EA’s 2013 SimCity reboot was a disaster. Cities XXL has received a similarly-disastrous backlash this month, albeit for different reasons. In the aftermath, all eyes turn towards Cities: Skylines, the upcoming city-builder from Cities in Motion developer Colossal Order.
It’s somewhat unfair to Cities: Skylines. After all, the difference in size between SimCity developer Maxis and Colossal Order is…significant, to say the least. It’s like putting Call of Duty in the same category as [Insert small, indie shooter]. But fair or not, people have pinned a lot of hopes on Cities: Skylines.
I recently got a chance to go hands-on with the game. Here’s a bit of what I learned ahead of the game’s official March 10 release date.
Cities are huge
Yes, like I’d gathered from our hands-off preview a few months back, the cities in Cities: Skylines are actually cities. Shocking, I know!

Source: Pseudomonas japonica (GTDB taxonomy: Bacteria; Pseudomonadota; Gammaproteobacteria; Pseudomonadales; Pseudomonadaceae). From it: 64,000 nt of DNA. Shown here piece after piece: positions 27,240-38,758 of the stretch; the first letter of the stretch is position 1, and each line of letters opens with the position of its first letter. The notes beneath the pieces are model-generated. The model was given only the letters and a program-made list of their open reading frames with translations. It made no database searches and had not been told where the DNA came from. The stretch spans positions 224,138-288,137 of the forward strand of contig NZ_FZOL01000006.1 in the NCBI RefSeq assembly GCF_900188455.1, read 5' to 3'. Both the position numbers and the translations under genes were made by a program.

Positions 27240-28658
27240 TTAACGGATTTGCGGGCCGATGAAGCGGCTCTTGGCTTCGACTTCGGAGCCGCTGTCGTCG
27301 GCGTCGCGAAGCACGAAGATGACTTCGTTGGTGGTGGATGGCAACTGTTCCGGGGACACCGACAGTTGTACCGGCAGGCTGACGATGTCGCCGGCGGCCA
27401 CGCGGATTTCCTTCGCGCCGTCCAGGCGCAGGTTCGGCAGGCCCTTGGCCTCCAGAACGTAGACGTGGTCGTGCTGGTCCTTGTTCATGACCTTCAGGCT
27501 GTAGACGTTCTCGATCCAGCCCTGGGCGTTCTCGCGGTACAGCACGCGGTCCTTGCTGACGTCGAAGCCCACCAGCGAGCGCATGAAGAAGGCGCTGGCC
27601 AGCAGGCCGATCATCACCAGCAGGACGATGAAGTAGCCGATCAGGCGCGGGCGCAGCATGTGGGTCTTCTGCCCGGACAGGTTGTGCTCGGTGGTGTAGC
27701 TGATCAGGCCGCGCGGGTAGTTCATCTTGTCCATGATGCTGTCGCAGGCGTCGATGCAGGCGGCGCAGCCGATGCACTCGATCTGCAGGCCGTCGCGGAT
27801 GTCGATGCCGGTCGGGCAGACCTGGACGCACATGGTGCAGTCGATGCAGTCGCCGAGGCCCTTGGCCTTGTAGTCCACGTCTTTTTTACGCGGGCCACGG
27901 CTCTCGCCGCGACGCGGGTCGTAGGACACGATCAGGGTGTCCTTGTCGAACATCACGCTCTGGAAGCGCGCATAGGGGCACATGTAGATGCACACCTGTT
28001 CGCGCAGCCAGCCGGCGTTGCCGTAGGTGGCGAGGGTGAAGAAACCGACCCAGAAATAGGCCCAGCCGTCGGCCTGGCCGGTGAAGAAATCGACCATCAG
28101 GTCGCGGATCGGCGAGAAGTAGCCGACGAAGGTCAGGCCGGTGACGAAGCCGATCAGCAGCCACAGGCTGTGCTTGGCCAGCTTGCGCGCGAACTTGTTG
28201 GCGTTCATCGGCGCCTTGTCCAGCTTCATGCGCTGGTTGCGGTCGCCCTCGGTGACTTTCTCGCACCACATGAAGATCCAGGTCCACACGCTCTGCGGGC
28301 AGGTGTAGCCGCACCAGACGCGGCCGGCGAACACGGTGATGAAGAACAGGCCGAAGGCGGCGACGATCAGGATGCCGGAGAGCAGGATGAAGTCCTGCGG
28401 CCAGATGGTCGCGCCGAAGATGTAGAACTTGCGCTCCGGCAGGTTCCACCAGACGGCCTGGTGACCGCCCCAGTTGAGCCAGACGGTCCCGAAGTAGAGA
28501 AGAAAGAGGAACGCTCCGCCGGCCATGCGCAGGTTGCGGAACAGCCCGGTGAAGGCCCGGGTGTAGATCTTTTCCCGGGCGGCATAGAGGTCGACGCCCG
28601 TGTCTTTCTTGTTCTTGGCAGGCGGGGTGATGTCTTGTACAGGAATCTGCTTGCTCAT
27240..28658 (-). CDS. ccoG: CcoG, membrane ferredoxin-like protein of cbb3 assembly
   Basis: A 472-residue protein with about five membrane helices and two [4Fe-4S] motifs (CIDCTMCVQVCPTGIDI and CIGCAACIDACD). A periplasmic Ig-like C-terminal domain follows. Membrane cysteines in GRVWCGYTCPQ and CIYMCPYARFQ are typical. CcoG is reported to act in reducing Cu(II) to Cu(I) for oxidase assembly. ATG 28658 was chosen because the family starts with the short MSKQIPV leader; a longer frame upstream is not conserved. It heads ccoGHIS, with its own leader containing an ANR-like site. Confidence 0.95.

Upon starting the game you’re given a single square to work in, measuring four square kilometers (approximately 1.25 miles per side). After achieving certain milestones you’ll unlock the ability to buy up to nine of these tiles total, for an eventual city size of 36 square kilometers.
It’s huge. I played the game for about an hour and even after turning an unlimited money cheat on for the second half of my time with the game I didn’t even fill one of the game’s nine grid squares, let alone populate that much space. And I was trying, believe me—I eventually resorted to just drawing random streets back and forth, and still found myself filling a paltry amount.
Streets, roads, and boulevards
Cities: Skylines sort of combines the way SimCity (2013) and SimCity 2000 worked, in terms of streets.
Things that are like SimCity (2013): Zoning has to run along a street. When you draw out streets, a certain amount of space for zoning is automatically drawn out at the same time. You’ll then designate this as space for commercial enterprises, residential housing, or industry with the familiar SimCity blue/green/yellow color scheme.